1. How and when did your art journey begin?
I have been interested in art since childhood, however, it was just a few months before my final master’s exhibition that I figured out the visual language that defines my art.
2. What’s your usual art making process/how do you work?
I start off with drawings, then I make cardboard models which have to be in a one-to-one scale, as the composition usually doesn’t like being scaled up. A large part that drives me as an artist, is that I really enjoy the process of making and learning new skills as I go.
3. What was a challenging time & a time of highlight in your journey as an artist?
Art can be a struggle, and you do tend to suffer for your practice, so it is always a highlight to be in a community that is there to offer advice and support.
4. Which 3 artists (dead/alive) that you would like to have dinner with?
If I was a linguist, Alberto Giacometti, the quintessence of an artist, then Donald Judd whose art has always inspired me, and one of my earlier inspirations, Salvador Dali.
5. Where/what/who do you draw inspiration from?
The process of making can be quite inspiring in itself, as my practice often requires research of new tools and techniques which I enjoy.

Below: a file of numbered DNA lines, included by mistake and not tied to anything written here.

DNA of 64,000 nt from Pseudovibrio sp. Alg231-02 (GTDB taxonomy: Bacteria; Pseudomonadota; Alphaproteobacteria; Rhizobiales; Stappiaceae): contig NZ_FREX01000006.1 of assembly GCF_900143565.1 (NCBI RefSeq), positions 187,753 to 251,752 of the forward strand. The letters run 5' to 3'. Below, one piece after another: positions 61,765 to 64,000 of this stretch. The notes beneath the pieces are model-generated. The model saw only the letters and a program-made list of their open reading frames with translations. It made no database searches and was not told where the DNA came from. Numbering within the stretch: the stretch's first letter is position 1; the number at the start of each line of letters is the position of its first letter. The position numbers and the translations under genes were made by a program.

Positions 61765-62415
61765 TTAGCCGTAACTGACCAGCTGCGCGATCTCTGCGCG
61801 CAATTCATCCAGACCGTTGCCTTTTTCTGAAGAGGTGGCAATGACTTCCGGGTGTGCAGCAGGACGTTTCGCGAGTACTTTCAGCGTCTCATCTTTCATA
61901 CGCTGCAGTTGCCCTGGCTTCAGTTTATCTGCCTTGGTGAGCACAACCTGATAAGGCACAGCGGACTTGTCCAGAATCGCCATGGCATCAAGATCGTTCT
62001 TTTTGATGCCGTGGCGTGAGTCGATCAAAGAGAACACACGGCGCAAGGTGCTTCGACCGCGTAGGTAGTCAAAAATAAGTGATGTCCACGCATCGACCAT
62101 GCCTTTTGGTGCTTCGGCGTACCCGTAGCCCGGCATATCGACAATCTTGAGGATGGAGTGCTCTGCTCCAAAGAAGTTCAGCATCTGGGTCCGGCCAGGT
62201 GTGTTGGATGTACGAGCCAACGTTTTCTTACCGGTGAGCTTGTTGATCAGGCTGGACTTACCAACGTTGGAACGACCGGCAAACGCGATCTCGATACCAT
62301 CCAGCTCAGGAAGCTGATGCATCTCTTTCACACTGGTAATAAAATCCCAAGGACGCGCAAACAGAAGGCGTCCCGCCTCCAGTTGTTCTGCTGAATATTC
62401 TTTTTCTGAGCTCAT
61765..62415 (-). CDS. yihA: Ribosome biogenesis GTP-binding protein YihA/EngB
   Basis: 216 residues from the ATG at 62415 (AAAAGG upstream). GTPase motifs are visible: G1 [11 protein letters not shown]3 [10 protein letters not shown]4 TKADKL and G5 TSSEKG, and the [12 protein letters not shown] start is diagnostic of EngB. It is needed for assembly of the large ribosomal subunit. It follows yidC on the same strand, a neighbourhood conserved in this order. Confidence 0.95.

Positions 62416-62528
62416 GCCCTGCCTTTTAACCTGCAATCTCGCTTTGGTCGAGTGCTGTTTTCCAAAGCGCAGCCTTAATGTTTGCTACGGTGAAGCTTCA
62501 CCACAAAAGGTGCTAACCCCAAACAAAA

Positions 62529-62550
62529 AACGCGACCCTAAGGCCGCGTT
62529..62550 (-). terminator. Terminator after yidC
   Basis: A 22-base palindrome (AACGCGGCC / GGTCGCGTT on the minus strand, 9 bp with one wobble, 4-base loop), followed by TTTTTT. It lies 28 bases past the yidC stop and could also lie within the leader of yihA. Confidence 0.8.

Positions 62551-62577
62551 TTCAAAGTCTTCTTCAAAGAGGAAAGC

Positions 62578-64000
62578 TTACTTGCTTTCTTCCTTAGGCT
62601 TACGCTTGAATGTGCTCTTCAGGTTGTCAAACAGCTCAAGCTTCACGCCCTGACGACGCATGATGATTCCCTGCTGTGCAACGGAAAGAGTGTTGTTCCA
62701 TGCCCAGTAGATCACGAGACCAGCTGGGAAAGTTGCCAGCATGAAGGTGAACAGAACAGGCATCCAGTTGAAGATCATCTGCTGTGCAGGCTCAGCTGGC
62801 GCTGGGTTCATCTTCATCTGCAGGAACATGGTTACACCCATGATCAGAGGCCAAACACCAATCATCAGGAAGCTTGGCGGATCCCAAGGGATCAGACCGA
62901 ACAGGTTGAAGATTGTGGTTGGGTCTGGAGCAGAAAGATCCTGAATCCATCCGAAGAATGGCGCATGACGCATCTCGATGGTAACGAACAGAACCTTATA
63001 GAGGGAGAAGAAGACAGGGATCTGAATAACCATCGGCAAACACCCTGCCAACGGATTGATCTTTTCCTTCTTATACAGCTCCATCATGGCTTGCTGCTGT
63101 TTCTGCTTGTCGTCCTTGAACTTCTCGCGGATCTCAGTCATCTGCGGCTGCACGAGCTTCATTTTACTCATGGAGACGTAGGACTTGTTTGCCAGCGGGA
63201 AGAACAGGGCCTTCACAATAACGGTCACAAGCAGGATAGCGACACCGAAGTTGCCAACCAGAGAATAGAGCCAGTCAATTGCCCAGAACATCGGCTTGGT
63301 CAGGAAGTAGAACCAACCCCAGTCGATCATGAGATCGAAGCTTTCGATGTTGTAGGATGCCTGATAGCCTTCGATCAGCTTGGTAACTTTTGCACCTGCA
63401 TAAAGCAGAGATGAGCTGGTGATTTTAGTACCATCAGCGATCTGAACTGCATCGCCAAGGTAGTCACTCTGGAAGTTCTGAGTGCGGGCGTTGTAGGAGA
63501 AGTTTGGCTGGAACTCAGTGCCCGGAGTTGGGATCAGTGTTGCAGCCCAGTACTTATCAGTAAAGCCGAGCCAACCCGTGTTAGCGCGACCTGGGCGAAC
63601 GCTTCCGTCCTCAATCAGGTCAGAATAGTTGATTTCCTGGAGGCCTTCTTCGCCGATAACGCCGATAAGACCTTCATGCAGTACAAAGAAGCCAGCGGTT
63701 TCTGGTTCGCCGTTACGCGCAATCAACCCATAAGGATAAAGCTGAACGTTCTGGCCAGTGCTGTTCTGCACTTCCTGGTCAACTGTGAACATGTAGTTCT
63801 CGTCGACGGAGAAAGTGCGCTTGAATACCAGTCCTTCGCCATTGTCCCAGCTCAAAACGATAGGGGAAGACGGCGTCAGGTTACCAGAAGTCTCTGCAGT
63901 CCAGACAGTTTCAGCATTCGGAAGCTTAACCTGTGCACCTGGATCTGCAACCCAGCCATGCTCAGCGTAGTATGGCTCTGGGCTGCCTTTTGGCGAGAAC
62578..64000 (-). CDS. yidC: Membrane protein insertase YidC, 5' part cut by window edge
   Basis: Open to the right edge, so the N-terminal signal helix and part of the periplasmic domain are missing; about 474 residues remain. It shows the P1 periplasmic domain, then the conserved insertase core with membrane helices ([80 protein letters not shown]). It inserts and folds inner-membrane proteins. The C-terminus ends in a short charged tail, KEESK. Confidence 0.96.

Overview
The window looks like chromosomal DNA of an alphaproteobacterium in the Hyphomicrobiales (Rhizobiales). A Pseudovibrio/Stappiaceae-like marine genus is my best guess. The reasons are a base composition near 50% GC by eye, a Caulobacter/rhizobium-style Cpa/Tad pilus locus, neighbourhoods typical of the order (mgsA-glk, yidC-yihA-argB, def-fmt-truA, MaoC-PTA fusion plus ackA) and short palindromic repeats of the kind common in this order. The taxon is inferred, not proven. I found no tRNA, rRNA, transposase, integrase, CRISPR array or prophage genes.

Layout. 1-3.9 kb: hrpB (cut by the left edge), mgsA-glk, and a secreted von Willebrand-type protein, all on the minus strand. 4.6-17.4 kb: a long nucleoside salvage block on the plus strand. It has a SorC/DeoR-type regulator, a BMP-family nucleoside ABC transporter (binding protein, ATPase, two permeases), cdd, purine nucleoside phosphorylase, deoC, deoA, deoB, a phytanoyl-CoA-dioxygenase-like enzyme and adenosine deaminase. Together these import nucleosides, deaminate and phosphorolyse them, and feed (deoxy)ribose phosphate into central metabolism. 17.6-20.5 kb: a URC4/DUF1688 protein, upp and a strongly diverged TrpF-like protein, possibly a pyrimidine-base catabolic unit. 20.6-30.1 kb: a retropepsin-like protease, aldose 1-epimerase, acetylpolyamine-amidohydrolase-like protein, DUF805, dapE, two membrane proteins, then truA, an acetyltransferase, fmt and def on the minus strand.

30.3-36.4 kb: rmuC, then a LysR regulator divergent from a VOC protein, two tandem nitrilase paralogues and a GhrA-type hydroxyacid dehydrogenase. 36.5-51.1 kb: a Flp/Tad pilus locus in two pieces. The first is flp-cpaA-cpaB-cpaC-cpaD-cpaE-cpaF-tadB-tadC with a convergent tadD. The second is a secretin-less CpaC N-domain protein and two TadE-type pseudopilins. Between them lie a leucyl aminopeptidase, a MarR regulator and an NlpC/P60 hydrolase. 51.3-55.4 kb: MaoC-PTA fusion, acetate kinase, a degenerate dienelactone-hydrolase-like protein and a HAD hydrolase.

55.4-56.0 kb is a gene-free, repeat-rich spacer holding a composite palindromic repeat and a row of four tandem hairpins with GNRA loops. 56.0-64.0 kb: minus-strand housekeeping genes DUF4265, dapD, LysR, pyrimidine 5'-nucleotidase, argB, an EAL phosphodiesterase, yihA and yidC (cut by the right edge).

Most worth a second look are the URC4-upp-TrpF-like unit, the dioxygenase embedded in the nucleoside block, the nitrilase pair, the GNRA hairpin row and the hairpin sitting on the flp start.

6. What are 5 most important items/tools in your creative practice?
Hobbies, as those are often other expressions of creativity, being in nature/exercise, reading, talking to likeminded people, looking at art.
7. How can young emerging artists like yourself be better supported?
For me it was important to have a space to work, having a group of people to make proposals for group shows in artist run spaces, and being part of critique groups. It would be better if there was more information available for artists that are just starting out and better support from the government that caters for those individuals.
Oleg Polounine – Selected Work 2015-2020 – Depot Artspace (Exhibition 22 May – 2 June 2021)